A solid testing strategy is a key point to the successful adoption of agile development. Test coverage is a metric used to measure how much of the source code of a program is executed by running a set of tests. It helps developers to identify the code in their application that was not tested.
Ideally, tests against software should define all behaviors of the software. However, this is rarely realized. That is how test coverage comes into play.
Test coverage is a visual measurement used to express which lines of code were executed by a test suite. This helps the software developers too locate where they should write new test cases to cover their source code completely.
In this post, we will introduce to you how Nebula Graph, a distributed graph database, performs test coverage.
Nebula Graph is mainly developed in C++. And it supports most Linux environments and gcc/clang compilers. Thus through the support provided by these tool chains, we can easily perform coverage analysis in Nebula Graph.
Both gcc and clang support gcov-style test coverage, which is also very simple to use. The main steps are as follows:
- Add compilation option --coverage -O0 -g
- Add link option --coverage
- Run the test
- Integrate the test coverage report with lcov. For example lcov --capture --directory . --output-file coverage.info
- Filter out coverage data for files that we aren’t interested in. For example lcov --remove coverage.info '*/opt/vesoft/*' -o clean.info
By now the test coverage information has been successfully collected.
Next, you can generate a report through a tool such as genhtml and view the test coverage through your browser. See an example below:
But generating reports manually is very tedious. It is not automatic, and you have to perform such operations manually every time in the continuous development process. So the common practice is to set up code coverage for tests in CI and integrate with the third-party platforms (such as codecov, coveralls).
By doing so, developers do not have to care about the collection and report of test coverage, they only need to check the test coverage on the third-party platforms after committing their code.
What’s more, some third-party tools support integrating the test report with pull requests, which is very convenient.
There are many mainstream CI platforms, such as Travis, azure-pipelines and GitHub Action. Nebula Graph selects GitHub Action. In our previous post Automating Your Project Processes with Github Actions, we have introduced GitHub Action in detail, you may take a look at it to gain some basic understanding about Action.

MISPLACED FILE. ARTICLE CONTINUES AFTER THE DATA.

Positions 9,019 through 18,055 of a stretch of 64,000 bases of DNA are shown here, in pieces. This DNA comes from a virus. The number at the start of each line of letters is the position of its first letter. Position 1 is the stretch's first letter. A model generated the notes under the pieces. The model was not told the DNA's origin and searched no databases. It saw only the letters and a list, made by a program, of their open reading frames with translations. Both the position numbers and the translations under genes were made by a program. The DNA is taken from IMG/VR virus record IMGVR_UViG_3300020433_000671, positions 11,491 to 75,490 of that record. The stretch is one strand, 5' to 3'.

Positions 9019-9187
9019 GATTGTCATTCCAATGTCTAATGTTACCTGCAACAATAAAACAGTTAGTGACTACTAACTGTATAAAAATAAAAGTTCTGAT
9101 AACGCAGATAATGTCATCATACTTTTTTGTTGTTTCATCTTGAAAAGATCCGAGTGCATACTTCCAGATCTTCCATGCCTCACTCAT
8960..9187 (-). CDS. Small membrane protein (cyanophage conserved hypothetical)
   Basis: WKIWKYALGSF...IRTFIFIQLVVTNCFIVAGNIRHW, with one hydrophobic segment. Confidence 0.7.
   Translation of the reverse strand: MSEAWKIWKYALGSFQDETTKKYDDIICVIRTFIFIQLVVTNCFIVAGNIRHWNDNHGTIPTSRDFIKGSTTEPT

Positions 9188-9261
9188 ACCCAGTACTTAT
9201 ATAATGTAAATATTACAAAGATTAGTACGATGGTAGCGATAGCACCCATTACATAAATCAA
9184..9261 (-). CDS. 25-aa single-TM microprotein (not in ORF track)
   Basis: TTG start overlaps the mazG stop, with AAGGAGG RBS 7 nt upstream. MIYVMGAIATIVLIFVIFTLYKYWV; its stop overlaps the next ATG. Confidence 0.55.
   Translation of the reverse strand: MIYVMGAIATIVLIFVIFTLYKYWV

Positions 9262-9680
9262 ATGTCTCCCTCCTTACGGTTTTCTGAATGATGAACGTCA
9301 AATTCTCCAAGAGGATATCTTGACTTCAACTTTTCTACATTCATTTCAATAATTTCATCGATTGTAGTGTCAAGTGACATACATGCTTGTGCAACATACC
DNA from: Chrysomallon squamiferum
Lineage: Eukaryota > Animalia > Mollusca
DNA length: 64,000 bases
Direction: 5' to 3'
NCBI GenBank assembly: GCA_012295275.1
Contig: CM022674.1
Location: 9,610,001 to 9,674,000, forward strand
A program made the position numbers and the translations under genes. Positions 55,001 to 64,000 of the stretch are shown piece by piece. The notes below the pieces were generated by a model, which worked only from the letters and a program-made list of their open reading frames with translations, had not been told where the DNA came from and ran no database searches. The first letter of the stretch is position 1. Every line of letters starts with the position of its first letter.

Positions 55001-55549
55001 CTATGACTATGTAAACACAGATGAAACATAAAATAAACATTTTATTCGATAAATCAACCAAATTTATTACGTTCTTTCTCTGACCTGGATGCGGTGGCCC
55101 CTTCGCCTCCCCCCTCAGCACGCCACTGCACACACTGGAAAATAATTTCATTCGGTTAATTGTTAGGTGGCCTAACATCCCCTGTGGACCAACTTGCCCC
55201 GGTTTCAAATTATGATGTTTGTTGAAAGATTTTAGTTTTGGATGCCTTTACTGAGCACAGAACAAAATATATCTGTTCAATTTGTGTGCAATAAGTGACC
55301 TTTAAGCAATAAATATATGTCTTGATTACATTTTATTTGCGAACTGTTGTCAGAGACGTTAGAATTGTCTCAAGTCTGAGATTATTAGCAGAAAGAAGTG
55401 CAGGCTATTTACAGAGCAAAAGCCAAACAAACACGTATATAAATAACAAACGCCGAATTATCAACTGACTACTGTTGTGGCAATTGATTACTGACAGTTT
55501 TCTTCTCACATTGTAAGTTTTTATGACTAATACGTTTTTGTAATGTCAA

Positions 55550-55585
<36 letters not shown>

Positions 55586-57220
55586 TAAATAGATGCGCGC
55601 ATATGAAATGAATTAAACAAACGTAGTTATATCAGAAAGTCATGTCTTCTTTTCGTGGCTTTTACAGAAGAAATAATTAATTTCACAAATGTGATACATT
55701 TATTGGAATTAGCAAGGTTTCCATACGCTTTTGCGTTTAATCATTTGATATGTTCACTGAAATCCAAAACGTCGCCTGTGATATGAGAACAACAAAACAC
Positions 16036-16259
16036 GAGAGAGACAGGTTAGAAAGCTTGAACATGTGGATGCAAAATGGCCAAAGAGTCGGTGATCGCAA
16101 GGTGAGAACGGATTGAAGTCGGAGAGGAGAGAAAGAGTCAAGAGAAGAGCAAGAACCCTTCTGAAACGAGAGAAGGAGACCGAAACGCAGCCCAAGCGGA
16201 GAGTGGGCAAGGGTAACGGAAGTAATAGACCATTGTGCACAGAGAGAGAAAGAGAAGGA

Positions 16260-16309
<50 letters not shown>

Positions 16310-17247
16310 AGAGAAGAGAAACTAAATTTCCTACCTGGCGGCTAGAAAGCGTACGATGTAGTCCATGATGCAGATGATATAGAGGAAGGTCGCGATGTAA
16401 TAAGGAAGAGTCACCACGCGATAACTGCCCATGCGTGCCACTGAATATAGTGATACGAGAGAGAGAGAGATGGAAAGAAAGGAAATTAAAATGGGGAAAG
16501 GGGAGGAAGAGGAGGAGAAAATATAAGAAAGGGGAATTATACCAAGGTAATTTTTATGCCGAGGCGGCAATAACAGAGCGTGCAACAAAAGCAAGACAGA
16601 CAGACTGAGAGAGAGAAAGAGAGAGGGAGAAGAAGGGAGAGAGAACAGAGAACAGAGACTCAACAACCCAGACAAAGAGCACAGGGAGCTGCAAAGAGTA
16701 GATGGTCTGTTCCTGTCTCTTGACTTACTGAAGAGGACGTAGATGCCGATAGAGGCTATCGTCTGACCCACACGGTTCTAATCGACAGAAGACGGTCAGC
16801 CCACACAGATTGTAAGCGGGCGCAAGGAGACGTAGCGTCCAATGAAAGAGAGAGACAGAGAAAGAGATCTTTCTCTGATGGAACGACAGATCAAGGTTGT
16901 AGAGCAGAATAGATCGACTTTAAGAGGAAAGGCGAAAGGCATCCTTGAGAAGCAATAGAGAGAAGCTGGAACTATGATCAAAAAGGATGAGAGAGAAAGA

Compared with other CI platforms, GitHub Action integrates better with GitHub and supports many operating systems and CPUs.
Furthermore, Action is powerful, simple and easy to use. The following example config a test coverage job in the workflow file:
- name: CMake with Coverage if: matrix.compiler == 'gcc-9.2' && matrix.os == 'centos7' run: | cmake -DENABLE\_COVERAGE=ON -B build/
We can see that here we manage the coverage-related compilation options introduced above through a cmake option, which easily enables and disables the collection of coverage information.
For example, developers usually turn off coverage during development process, compilation, and testing to avoid the extra cost of compiling and running tests.
- name: Testing Coverage Report working-directory: build if: success() && matrix.compiler == 'gcc-9.2' && matrix.os == 'centos7' run: | set -e /usr/local/bin/lcov --version /usr/local/bin/lcov --capture --gcov-tool $GCOV --directory . --output-file coverage.info /usr/local/bin/lcov --remove coverage.info '\*/opt/vesoft/\*' -o clean.info bash <(curl -s https://codecov.io/bash) -Z -f clean.info
The piece of code here collects, merges and uploads the test reports to the third-party platform. This has been described in detail in the previous section. The operation of CI is shown in the following figure:
Nebula Graph selected Codecov, a test result analysis tool, as its test coverage platform. For GitHub Action, it mainly executes the above script in CI and uploads the produced data to Codecov.
First sign up/in on Codecov, click ‘Add new repository’, choose the repository we want to apply the coverage for, and get an accessible token.
Use this token in your API requests, the coverage files can be uploaded to Codecov Details on API see the Upload Doc.
In addition to uploading reports, there are also APIs that list the pull requests or commits. You can customize your automated tools based on them.
Then you can view the test coverage information. For example, you can see Nebula Graph test coverage here.
Moreover, you can check the test coverage in different directories through the pie chart:
You can also open a specific file to see which lines are covered or not:
However, we use a CLI tool provided by Codecov instead of the APIs.
For example we use bash <(curl -s https://codecov.io/bash) -Z -t - f clean.info to upload reports. The token here is the authentication token provided by Codecov. Set it as an environment variable CODECOV_TOKEN instead of inputting the plaintext token here.
Through the above operations, you can not only view the test coverage of your project on Codecov, but also see the coverage change if this pr is merged, which is convenient for gradually increasing test coverage.
Finally, you can also add the Codecov coverage badge in your README file just like Nebula Graph.
- Nebula Graph Architecture — A Bird’s View
- Automating Your Project Processes with Github Actions
- Compiling Trouble Shooting: Segmentation Fault and GCC Illegal Instruction
Hi, I’m Shylock. a software engineer at Nebula Graph. Hope my post is of help to you. Please let me know if you have any ideas about this. Thanks!
Originally published at https://nebula-graph.io on April 21, 2020.